each of them containing a statue of Buddha, in embossed gold. In the centre of this Vihára stands a statue of Buddha, in Teou-chi (brass). It has exactly the height of Jou-laï (the Tathágata), who is represented turning the Wheel of the Law [i.e., preaching].
To the south-west of the Vihára is a stone Stúpa, erected by king Wou-yeou (Asoka). Although its base is embedded in the earth, it has about a hundred feet of elevation. In front of this monument, a stone column has been set up, some seventy feet high• The stone is smooth as jade, and shines like a mirror. Those who pray fervently discern in it a multitude of figures ; on all occasions, every one sees there images that answer to his virtues or his vices. It was at this spot that Jou-laï (the Tathagata), after having attained to perfect knowledge, began to turn the Wheel of the Law.
The Stúpa on the side of the aforesaid marks the place where 'O-jo-kiao-tch'in-jou ('Ajnáta Kauņdinya), etc. [the other companions of Buddha], having seen the Pou-sa (the Bodhisattwa) relinquish his austerities, suddenly desisted from following him and from watching over his safety. Having arrived at this place, they gave themselves
up to meditation. The Stúpa on the side of that last-mentioned occupies the site where five hundred Pratyeka-Buddhas (To-kio) entered Nie-pan (Nirváņa) together. There are, also, three other Stúpas. The three last Buddhas reposed on that spot, and there walked for exercise.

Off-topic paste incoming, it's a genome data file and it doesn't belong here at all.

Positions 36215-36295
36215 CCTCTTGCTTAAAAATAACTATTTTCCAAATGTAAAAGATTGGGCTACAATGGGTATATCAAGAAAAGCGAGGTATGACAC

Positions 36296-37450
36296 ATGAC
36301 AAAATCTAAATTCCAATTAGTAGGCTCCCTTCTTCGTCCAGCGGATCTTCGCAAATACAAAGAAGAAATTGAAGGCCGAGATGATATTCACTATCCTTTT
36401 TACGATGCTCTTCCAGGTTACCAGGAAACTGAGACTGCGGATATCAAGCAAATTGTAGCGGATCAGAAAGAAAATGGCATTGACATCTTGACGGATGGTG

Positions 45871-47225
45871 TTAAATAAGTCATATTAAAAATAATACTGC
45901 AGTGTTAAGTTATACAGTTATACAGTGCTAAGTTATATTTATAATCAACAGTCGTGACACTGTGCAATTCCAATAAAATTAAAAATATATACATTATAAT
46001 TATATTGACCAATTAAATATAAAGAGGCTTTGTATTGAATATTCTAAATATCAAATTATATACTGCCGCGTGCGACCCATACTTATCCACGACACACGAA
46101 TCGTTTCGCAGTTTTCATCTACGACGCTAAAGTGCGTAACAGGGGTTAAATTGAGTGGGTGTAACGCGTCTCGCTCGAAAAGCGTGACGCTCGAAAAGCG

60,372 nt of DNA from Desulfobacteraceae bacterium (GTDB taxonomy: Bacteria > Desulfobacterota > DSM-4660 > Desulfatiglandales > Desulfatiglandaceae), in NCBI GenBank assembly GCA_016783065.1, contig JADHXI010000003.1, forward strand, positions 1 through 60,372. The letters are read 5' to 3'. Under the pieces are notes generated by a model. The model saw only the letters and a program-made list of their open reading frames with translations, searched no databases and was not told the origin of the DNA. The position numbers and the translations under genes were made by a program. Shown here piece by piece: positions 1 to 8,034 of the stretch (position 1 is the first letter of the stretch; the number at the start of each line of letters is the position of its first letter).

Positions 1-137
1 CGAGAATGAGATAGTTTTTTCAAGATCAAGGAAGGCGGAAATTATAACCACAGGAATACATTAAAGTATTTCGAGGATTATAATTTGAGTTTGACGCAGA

To the side of the place where the three Buddhas walked for exercise there is a Stúpa. It was there that Mei-ta-li-ye-pou-sa (Maitreya Bodhisattwa) received a prediction announcing that he should attain to Buddhahood. Of yore, when Jou-laï (the Tathágata) was at Rájagļiha (Wang-che-tching), on [Mount] Vulture-Peak (Gșidhrakúța), he addressed the Pi-tsou (Bhikhshus) as follows: “In coming ages, when the inhabitants of this island of Tchen-pou shall have become just and upright, and when men shall attain a longevity of eighty thousand years, a Po-lo-men (Brahman) child named T'se-chi (Maitreya) will be born there. His body will be of the colour of the purest gold, and will shed abroad a lustrous radiance. He will renounce his family, will attain to superior knowledge (Paramabodhi), and, at three great synods, will expound the Law for the behoof of all men. Those whom he will convert and save are